By Wayne Karrfalt
Special to TelevisionWeek
NBC Universal’s Executive VP of Media Sales Chris Kager said he tells his team that making a successful pitch is all about understanding advertisers’ needs and matching them with the company’s products.
To do that, Mr. Kager and his staff have been working closely with program producers to come up with innovative ways to help advertisers promote their brands.
“It could be something as simple as product placement that gets them over the hump,” Mr. Kager said. “It could be branded entertainment within shows, which is very enticing. Or it could be straight media value. It’s sort of all those things rolled up.”
“The positive that we have is that the executive producers of our shows get it too,” said Tim Miller, who works under Mr. Kager as VP of media sales for NBC Universal Domestic Television. “It’s their input that says this is what we understand and what we can do. It’s more of a believable pitch coming from the whole company.”
Mr. Kager has overseen the task of merging the operations of two of the largest U.S. syndication distributors-Universal and MGM/NBC-while preparing for the busy sales season. Mr. Miller said his boss succeeded in that “herculean” undertaking by trusting his team and exerting a calming influence.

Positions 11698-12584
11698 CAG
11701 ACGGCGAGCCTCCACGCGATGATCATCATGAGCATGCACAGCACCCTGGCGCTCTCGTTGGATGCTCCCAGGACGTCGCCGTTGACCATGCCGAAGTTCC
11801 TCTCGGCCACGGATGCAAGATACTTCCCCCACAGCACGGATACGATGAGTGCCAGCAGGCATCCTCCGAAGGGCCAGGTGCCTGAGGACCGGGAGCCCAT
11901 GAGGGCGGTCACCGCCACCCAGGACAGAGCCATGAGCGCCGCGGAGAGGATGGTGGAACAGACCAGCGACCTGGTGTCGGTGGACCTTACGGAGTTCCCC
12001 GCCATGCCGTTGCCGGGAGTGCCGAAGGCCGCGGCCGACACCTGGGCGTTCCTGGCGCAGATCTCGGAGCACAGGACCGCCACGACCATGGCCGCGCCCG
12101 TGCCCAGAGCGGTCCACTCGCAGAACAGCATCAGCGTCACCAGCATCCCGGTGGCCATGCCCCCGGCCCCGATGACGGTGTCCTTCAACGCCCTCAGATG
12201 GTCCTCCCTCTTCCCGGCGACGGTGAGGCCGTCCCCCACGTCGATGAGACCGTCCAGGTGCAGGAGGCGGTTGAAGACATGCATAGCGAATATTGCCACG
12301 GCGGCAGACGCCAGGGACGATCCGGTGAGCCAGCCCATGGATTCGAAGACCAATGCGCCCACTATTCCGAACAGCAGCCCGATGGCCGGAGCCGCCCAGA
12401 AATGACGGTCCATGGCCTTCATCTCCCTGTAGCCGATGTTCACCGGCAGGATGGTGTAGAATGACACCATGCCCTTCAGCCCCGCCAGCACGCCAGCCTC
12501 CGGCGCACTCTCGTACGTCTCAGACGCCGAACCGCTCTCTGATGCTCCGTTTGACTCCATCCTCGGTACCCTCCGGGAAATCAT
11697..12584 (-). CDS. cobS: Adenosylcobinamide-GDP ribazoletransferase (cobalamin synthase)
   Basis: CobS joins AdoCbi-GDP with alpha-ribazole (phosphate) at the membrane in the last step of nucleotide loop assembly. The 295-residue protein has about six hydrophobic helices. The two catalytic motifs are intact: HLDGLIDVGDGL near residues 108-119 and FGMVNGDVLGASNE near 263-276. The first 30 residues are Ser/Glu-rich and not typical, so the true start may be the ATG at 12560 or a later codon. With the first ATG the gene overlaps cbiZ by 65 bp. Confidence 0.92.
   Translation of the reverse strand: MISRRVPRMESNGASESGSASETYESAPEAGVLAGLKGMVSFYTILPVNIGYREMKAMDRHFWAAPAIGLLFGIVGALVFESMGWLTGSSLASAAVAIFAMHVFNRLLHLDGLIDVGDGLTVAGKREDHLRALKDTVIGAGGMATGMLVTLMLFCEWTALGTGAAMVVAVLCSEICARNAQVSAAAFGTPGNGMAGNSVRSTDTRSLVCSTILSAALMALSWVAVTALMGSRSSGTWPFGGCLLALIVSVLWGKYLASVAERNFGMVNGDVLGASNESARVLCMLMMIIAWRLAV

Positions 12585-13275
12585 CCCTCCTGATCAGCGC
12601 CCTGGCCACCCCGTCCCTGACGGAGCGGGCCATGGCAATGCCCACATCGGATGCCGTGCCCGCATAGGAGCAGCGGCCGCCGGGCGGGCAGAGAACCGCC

At the same time, Mr. Kager always sees room for improvement and called the SNTA a vehicle toward that end. For example, he said he feels syndicators in general could do a better job convincing segments like automotive and telecommunications to spend more of their war chests on syndicated programming.
Not every advertiser understands that thanks to technology, long lead times are no longer necessary for buying syndicated spots or that it’s a national delivery system that is free of costly integration fees, Mr. Kager said.
Mr. Kager said he and his team plan to stress positives to media planners at this week’s SNTA conference in New York.
Every year advertisers complain about how erratic and unpredictable broadcast’s prime-time lineup has become, but Mr. Kager said that’s not so with syndicated shows. Ninety percent of shows in syndication have a proven track record, he said.
“The networks’ broadcasts in prime time have a tendency to change very dramatically as the season goes on,” he said. “Our ratings are very consistent. Our shows are very consistent and they come back year after year. That’s a very big benefit we bring to the advertising community.”
Just the Facts
Title: Executive VP, media sales, NBC Universal Domestic Television Distribution
How long in current position: One year
Year of birth: 1951
Place of birth: Queens, N.Y.
Who knew? Mr. Kager said he’s one of the worst golfers ever to head a sales division.